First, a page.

A 2016 report by New York University’s Furman Center and CapitalOne found that workers in most metro areas with high rents benefit from high incomes. That’s not the case in South Florida, which the authors called “a troubling exception — a high-cost city without high incomes.”

In the U.S., only residents of Honolulu and California’s biggest cities suffer from a larger gap between home prices and wages, according to the 2016 Demographia International Housing Affordability Survey.

$321,000Median price of a single-family home in Miami-Dade

Bidding wars for the shrinking pool of affordably priced homes on the market pose another burden for locals. Over the past two years, the number of single-family homes for sale between $250,000 and $600,000 has fallen roughly 18 percent, according to the Keyes Company, a local real estate brokerage.

As a result, business leaders fear their companies are losing out on talent to cheaper housing markets.

The problem is especially severe for the region’s young workers, who can’t rely on the extensive public transit options available in other cities. Real estate website Trulia found that fewer than one in 100 apartments on the market in South Florida are affordable for recent college graduates.

Miami-Dade’s median household income, meanwhile, has essentially stayed flat since 2011, hovering just below $44,000, Census figures show. But over the same period local home prices have jumped 59 percent, according to the S&P CoreLogic Case-Shiller Index.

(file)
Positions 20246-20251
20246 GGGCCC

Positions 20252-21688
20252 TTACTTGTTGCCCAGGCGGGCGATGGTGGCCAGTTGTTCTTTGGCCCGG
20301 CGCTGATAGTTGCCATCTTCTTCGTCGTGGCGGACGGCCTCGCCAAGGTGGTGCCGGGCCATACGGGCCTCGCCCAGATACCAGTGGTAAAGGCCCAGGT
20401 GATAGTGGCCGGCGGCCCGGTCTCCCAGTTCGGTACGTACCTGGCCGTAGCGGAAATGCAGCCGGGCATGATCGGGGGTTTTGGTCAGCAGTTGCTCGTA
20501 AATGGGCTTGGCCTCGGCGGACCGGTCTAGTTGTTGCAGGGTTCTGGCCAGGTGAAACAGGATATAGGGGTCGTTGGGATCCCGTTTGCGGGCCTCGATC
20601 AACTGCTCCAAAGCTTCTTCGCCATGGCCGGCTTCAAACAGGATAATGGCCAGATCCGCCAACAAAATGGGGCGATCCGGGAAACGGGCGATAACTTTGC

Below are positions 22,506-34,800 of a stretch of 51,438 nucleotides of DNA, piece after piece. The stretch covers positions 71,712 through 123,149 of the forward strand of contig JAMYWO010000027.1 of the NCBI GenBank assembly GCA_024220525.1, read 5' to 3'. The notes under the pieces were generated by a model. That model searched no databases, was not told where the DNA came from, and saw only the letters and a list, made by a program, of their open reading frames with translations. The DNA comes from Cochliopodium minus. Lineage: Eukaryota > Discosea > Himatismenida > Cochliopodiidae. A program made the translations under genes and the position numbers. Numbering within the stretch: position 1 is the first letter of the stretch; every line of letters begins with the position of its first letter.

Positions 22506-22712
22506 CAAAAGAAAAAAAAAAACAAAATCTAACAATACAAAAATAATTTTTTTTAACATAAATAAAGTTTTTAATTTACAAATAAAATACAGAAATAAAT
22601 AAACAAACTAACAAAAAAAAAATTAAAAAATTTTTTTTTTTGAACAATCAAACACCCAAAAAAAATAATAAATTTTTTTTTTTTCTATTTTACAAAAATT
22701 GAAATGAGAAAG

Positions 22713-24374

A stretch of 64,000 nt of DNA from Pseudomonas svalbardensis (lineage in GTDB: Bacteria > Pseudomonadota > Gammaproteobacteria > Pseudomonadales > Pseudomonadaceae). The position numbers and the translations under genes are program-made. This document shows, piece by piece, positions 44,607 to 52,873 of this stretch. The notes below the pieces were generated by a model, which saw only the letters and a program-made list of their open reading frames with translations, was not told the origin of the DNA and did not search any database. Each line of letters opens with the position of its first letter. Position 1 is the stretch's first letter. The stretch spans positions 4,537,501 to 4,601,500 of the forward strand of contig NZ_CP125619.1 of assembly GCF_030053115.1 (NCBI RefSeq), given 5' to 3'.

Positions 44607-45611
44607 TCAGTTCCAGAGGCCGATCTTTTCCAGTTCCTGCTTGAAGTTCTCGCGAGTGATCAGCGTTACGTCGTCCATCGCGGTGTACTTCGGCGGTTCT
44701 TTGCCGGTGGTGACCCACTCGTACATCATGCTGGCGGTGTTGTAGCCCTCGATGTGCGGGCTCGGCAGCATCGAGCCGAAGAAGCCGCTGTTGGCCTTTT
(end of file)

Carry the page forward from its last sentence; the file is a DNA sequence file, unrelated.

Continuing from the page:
Foreign buyers brought back Miami’s housing market from the dead after the recession, filling local government coffers with property taxes. Now the boom may have gone too far.

The housing crunch might be starting to affect overall population growth locally. The new Census estimates, based on survey data, suggest overall growth could be slowing. Miami-Dade did not turn up on the Census Bureau’s list of fastest-growing counties in 2016.

Maricopa County in Arizona, home to Phoenix, replaced Harris County in Texas, which includes Houston, as the county with the nation’s highest numerical population growth, the Census Bureau said. The chief source of growth for the retirement haven of Maricopa, according to the Census Bureau: Domestic migration.

A previous version of this story incorrectly described the findings of the Demographia International Housing Affordability Survey.

Andres Viglucci: 305-376-3465, @AndresViglucci

Nicholas Nehamas: 305-376-3745, @NickNehamas